The Joy of Mini-Puzzles…

…or You can’t please everyone.

I had a little a-ha moment the other day while thinking about the mini-games. No matter how much fun or interesting I make them, some people will skip them. No matter how much I try to make them easy to understand, some people won’t figure them out. No matter how much work I put into them, they won’t ever please everyone.

In general, I tried to make the games within the main “quest” easier than the mini-games you can get to from the main menu. I don’t think I did a great job at explaining how all the mini-games open up and have 25 variations (most of which are not seen in the main game).

Some people have figured it out and have commented on that feature, but I don’t know how many people finish the main game and just stop. It’s so difficult to judge how many people even bother to read any of the “story elements” in the game and if they don’t, then it’s possible for them not to notice that the games are reachable from the main menu.

Anyway, the a-ha moment I had was this. It’s okay if the depth of the mini-games are ignored or even skipped by a lot of players. That means that I don’t have to always go “easy” on the Mini-games. An example of this is the decision I finally made with Rack’Em.

I make a distinction between activities and puzzles. Puzzles have a solution and getting the solution is what matters. The Coin game and the Clock game are true puzzles. The venetian blind puzzle (Wisdom Shuffle Challenge) is both a puzzle (with a very specific goal) and an activity (mostly because the solution isn’t hidden but it does take time and energy to achieve). The main game is definitely activity based even though the goal is obvious.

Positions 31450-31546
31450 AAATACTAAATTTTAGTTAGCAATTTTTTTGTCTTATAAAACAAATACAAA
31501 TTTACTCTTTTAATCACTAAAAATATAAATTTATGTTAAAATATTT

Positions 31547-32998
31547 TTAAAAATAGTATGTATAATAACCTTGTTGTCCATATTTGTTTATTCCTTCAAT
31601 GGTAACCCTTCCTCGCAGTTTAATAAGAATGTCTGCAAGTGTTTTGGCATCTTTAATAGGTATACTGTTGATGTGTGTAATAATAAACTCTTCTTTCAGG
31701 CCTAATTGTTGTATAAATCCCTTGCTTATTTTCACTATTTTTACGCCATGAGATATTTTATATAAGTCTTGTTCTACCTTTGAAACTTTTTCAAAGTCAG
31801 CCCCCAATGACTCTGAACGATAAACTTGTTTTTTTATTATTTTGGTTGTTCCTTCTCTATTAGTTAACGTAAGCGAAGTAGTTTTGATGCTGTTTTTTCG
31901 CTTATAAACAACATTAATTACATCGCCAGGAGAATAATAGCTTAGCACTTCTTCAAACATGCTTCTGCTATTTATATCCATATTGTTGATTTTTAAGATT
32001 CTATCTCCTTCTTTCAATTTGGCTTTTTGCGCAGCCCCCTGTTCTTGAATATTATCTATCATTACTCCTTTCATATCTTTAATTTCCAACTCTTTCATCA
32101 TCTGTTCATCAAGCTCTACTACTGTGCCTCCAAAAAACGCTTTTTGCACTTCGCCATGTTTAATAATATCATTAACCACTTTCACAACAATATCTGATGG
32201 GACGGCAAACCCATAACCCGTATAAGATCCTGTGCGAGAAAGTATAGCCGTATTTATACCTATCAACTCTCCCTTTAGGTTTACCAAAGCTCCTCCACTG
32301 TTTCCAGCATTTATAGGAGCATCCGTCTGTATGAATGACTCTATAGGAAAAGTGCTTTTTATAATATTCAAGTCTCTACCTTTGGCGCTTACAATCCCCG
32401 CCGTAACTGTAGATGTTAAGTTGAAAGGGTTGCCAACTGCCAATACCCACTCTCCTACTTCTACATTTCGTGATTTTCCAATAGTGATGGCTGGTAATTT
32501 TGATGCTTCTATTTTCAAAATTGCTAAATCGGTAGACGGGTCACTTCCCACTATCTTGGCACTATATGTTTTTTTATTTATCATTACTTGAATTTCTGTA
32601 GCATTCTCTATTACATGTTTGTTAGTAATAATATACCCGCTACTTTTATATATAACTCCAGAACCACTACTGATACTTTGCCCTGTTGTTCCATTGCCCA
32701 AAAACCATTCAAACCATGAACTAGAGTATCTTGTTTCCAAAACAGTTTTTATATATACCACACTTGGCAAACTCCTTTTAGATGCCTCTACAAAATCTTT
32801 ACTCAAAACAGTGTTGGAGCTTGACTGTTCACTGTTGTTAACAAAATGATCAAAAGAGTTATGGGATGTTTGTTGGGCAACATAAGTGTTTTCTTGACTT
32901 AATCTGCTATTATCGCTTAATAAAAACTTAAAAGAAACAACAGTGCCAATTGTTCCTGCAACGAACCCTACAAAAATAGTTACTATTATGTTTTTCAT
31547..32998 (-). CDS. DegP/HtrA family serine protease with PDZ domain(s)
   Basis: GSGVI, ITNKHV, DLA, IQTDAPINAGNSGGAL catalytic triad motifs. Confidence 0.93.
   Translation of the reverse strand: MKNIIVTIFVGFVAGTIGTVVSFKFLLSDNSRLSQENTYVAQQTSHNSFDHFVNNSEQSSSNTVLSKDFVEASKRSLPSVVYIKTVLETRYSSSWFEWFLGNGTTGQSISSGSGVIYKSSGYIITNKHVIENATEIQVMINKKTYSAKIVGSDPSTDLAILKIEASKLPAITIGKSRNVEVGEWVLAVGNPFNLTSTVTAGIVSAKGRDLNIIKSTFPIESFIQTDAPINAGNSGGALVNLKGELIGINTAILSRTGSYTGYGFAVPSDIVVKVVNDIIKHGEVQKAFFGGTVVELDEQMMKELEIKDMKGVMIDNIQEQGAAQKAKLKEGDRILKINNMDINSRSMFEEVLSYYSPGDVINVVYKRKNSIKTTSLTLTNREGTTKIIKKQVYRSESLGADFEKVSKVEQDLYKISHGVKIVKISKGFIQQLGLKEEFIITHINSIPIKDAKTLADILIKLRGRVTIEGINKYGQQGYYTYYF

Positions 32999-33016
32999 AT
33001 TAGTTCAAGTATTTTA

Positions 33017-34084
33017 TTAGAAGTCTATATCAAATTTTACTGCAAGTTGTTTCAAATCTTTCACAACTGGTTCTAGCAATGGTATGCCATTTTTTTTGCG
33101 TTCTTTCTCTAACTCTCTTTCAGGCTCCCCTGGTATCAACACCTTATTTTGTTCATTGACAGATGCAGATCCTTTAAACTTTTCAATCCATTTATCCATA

Rack’Em is a game that’s played on a pool table grid. I have one version that’s definitely a pure logic puzzle. I have another version that is more activity based and sometimes luck is involved. The first version feels a little like Free Cell and the other version feels more like Solitaire. For me, the logic puzzle version is much more satisfying but it’s harder to explain and it will appeal to less people (I think).

I may put both versions in the game, but I decided that I’m definitely putting in the logic puzzle variation because it’s the better puzzle even if less people decide to play and enjoy it.

Bottom line is, I worried a lot in Clutter, trying to please the most people but I think what helped Clutter be successful was making it different enough to stand out from the crowd.

I don’t have enough feedback yet, but I suspect that most people who played Clutter either loved it or hated it. I’ll share some of the specific reviews next time.

I think that people who loved Clutter will love Clutter II more. The people that hated Clutter will probably hate Clutter II more. I will be adding a difficulty setting and make both the Timer and Treadmills optional but that’s about it for the changes planned to address some of the negative feedback.

To quote the Ricky Nelson song Garden Party: “But it’s all right now, I learned my lesson well. You see, ya can’t please everyone, so ya got to please yourself.”

If you’re reading this; tell me what you liked, loved, disliked or hated about Clutter.

Clutter

1 response to The Joy of Mini-Puzzles…


  1. Nadine

    I love your game, Clutter! It’s addicting!

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